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the recovery sutras: yoga, habit  and freedom from addiction | part five

the recovery sutras: yoga, habit and freedom from addiction | part five

by Robert Birnberg robert birnberg
Be Spiritual | Philosophy - Wisdom

codependency, addiction’s tarnished mirror

Addiction is a contemporary epidemic which directly affects one in four individuals in America and countless more worldwide. The development of an addictive personality is a result of many factors, but we can begin to understand the influence the family has on addiction by exploring addiction’s natural cohort and its underlying pathology—codependency.

Codependency has been described by various experts as “relationship addiction,” “chronic external referencing,” “addiction to another person and their problems” or “a relationship and its problems.” Symptoms of codependency include difficulty in identifying personal needs, making decisions and verbalizing requests. Codependents can suffer from negativity, perfectionism and underlying feelings of powerlessness, self-pity or shame. They have difficulty expressing their feelings and have the persistent need to control, be controlled, satisfy and entertain. It is common for a codependent personality to crave approval and avoid confrontation. Habitual fixers, martyrs, and saviors, codependents are more comfortable helping others than practicing consistent self-care.

if i have it, you may too

To varying degrees, we can find some kind of tendency towards codependent behavior in most people. By and large, we all have a desire to avoid conflict, help others and receive validation, although some of these characteristics can be more intense and problematic in individuals with a propensity for codependent behavior. Rather than formulate a black and white diagnosis, we best understand codependency as a continuum with increasingly severe and painful symptoms as we approach the far end of the spectrum.

Extreme codependency is a serious disorder and can be life-threatening in certain circumstances. Usually, severe codependency is the result of being raised in a hostile, invalidating or unpredictable environment. Aggravating factors may be the sudden death of a family member, living within an extreme rule-oriented environment, exposure to religious fanaticism or other forms of abuse and neglect. Emotionally unstable or unavailable parents can instigate the disorder within their children by engaging in rigid, overly competitive or shaming behavior.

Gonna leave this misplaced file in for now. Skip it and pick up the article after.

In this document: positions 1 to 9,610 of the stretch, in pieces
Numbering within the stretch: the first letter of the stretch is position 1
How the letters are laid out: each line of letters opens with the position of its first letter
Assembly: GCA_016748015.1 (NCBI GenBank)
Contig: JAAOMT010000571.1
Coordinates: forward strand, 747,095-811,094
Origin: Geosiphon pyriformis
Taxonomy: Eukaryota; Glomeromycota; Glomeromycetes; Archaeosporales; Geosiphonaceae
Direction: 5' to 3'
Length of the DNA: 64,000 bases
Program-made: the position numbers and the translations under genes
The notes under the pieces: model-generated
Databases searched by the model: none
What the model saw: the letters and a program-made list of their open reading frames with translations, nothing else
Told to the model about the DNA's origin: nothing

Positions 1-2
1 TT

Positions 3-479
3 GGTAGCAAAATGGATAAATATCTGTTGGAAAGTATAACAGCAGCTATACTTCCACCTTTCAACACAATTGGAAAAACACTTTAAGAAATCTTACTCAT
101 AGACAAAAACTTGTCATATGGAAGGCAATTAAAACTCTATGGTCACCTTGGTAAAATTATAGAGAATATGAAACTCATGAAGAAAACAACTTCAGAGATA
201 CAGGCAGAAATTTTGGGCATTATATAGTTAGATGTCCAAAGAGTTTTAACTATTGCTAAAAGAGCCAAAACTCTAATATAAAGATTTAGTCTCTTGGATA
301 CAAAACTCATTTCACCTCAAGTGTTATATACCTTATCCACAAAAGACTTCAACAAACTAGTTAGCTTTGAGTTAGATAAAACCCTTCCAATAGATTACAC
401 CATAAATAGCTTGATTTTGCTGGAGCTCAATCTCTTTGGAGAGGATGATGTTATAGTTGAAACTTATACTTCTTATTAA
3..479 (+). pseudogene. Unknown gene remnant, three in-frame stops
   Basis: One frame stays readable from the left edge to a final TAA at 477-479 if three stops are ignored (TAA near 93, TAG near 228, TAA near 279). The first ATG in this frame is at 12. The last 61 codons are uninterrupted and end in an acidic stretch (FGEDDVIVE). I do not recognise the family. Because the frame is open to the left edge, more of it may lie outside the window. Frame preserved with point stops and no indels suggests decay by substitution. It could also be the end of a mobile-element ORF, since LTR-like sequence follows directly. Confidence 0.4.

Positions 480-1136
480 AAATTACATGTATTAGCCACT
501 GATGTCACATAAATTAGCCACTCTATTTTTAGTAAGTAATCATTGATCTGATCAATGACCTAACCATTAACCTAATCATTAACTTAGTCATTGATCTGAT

disorder in the family tree

The relationship between addiction and codependency is both subtle and complex. Studies show that individuals become addicted to substances or develop other obsessive, self-destructive behaviors as a direct reaction to either their own or a family member’s codependency. In the lineage of addiction, the addict often marries another codependent. They produce children who also tend to gravitate toward codependency, addiction or both. These children are likely to marry other codependents and addicts and recreate the cycle for generations. Most addicts, when observing their family history, find no shortage of active alcoholics/addicts, codependents or combinations of the two.

healing through yoga

Yoga describes externalized attention as an excess of vital energy (or prana) pushed, pulled or leaked outside the body. According to both yoga and modern addiction theory, this persistent outward focus stems from and deepens the lack of connection with our core self, consciousness. Twelve step programs use the word “higher power.” Regardless of semantics, this fundamental, habitual misdirection of awareness causes us to become obsessed or addicted to other people, processes, and substances outside of ourselves. Yoga and its root philosophy, samhkya, maintain that incessant outward focus is the basis for all human sorrow.

According to yoga’s timeless teachings, the very source of our being and the limitless confidence, wisdom, and joy it generates exist at the core of each individual; each of us can experience these virtues by continuously focusing our attention in their direction. Yoga’s central strategy and underlying goal for which its tools are designed is called svadhyaya, or inward focus. Posture (or asana), breath work (or pranayama), visualization, meditation and chanting all serve as methods to interiorize our attention.

a new road home

The “Yoga Sutras of Patanjali,” yoga’s source text, is a detailed guidebook, a how-to manual for the focusing of awareness on a chosen object or in a chosen direction. According to the sutras, the systematic shift of attention inward should be correctly adapted for each individual and practiced with consistency, conviction and enthusiasm over the course of many years. Through regular practice, the curse of codependency and the spell of addiction can be broken. Whether it is through long-term sobriety (or kaivalya), freedom (or paramananda), or perpetual and long-enduring joy, we can ultimately break the cycle of codependency and addiction. This inner evolution offers the sweet taste of true self-awareness to recovering addicts and offers hope to future generations.

Read: Part one, part two, part three, part four, part six

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